45. Article 20 (1) of the COMESA Competition Regulations, 2004 provides for exemption/authorisation similar to the Kenya Act “if the Commission determines that there are public benefits outweighing the anti- competitive detriment of the contract, arrangement or understanding.”
46. All these legal principles point to the fact that there is a consensus within the member state of COMESA and the East African Community as contemplated above. This covers all the member states enumerated by the Appellant under paragraph 5 of its Further Affidavit dated 14th March, 2018 save for Mozambique i.e. Rwanda, Uganda, Burundi, Democratic Republic of the Congo, Malawi, Ethiopia, Kenya and Madagascar.
47. An argument was posited whether the Appellant was in fact engaging in a hardcore horizontal price fixing practice? The practice of the Appellant was to have ALL the categories of membership (namely Producers, Brokers, Buyers, Warehouses and Packers) represented directly or indirectly through representatives at the price setting discussions.
48. That the pricing agreement is reached in consultation with ALL the players in the industry. These players being the suppliers and the consumers of the brokerage and warehouse fees. The fixing is not undertaken by one side but by all sides.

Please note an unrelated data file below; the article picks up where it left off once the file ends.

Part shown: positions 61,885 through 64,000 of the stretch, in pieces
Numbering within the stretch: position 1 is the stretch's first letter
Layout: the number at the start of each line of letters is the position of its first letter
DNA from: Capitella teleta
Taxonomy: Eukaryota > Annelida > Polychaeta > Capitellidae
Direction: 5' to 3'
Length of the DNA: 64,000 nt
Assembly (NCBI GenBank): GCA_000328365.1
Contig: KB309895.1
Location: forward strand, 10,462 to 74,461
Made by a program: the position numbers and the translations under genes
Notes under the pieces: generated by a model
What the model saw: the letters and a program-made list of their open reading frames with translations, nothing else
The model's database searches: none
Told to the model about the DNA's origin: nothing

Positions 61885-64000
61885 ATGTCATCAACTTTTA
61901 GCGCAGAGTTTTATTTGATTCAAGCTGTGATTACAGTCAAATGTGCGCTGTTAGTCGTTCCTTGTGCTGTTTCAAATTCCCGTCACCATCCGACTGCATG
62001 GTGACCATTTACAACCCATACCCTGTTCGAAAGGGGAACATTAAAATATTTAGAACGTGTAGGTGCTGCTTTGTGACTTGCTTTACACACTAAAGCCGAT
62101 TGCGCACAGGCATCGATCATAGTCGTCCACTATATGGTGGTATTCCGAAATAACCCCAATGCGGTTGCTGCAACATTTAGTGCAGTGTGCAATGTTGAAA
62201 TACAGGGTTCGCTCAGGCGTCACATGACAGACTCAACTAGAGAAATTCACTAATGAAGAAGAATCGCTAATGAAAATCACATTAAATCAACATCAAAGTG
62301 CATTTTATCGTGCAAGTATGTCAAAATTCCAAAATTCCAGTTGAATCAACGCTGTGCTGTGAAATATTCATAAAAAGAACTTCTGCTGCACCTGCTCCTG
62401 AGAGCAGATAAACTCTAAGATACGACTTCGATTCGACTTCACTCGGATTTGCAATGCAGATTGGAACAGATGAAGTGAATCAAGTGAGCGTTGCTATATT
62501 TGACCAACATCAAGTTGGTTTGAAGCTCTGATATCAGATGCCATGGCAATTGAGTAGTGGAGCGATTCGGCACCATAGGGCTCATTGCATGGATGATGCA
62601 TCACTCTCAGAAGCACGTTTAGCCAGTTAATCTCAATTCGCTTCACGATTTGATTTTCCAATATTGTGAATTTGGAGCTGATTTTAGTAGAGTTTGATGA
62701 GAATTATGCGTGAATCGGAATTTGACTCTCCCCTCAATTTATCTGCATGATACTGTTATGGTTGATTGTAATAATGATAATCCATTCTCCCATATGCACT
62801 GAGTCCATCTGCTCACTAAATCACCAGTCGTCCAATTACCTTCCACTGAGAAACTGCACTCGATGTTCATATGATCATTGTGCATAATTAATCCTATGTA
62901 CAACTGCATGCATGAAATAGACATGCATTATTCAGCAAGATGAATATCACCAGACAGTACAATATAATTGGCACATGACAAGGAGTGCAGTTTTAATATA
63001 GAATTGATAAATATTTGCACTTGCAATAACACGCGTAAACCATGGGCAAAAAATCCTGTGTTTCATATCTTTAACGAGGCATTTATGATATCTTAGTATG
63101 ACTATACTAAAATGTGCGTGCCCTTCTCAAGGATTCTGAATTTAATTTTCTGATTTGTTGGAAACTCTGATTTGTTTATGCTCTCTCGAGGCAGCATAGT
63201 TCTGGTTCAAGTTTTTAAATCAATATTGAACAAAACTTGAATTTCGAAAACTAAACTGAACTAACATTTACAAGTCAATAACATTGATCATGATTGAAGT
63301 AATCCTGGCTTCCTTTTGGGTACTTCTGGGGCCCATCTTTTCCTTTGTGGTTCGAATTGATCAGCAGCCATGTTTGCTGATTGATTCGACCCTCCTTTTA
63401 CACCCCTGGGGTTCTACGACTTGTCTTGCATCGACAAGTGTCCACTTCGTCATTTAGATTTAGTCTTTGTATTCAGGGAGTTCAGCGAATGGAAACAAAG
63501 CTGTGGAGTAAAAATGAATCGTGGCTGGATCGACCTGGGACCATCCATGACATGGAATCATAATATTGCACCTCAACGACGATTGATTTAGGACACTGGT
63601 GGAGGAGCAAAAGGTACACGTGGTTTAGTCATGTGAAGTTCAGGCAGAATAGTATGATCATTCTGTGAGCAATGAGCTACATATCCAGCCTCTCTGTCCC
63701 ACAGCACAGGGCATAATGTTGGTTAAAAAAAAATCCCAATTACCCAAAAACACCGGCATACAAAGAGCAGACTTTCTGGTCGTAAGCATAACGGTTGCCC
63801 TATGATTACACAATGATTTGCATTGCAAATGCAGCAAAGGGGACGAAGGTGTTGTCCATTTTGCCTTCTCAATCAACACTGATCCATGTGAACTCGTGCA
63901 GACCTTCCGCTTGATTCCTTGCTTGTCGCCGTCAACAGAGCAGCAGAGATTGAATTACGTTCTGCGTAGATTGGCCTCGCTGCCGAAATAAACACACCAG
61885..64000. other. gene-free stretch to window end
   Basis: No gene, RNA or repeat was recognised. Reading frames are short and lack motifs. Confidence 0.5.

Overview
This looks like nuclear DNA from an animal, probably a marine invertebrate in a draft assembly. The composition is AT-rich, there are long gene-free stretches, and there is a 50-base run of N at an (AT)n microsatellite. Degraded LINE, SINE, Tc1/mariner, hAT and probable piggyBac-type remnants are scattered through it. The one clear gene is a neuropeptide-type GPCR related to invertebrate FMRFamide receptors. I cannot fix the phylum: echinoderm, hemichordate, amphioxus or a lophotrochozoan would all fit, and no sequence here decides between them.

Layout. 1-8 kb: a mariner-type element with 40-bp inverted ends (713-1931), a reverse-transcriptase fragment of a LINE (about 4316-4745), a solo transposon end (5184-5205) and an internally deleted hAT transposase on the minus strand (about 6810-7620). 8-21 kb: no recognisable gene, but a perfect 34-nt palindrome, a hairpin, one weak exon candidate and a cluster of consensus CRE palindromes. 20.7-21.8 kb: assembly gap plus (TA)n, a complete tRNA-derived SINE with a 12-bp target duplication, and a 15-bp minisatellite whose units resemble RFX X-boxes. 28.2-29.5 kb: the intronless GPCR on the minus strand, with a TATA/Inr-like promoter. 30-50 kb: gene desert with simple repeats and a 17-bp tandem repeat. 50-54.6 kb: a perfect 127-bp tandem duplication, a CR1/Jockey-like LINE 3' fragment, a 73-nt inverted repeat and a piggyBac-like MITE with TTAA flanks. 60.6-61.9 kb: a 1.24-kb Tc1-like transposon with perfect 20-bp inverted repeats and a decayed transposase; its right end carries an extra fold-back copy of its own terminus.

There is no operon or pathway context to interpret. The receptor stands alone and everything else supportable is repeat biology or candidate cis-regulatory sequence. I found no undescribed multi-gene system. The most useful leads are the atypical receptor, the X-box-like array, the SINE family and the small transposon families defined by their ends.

49. The above typification of the Appellant, may raise the question whether its members i.e. producers, brokers, packers, warehouses and buyers are in a horizontal or vertical relationship.
50. The Tribunal in this regard finds guidance in the case of Competition Commission v South African Breweries Limited and Others (129/CAC/Apr14)  ZACAC 1; 2015 (3) SA 329 (CAC) (2 February 2015) where the South African Competition Appeal Court followed the European Commission in its Guidelines to Technology Transfers Agreements (2004) which states that:-
‘In order to determine the competitive relationship between the parties it is necessary to examine whether the parties would have been actual or potential competitors in the absence of the agreement. If without the agreement the parties would not have been actual or potential competitors in any relevant market affected by the agreement they are deemed to be non-competitors.’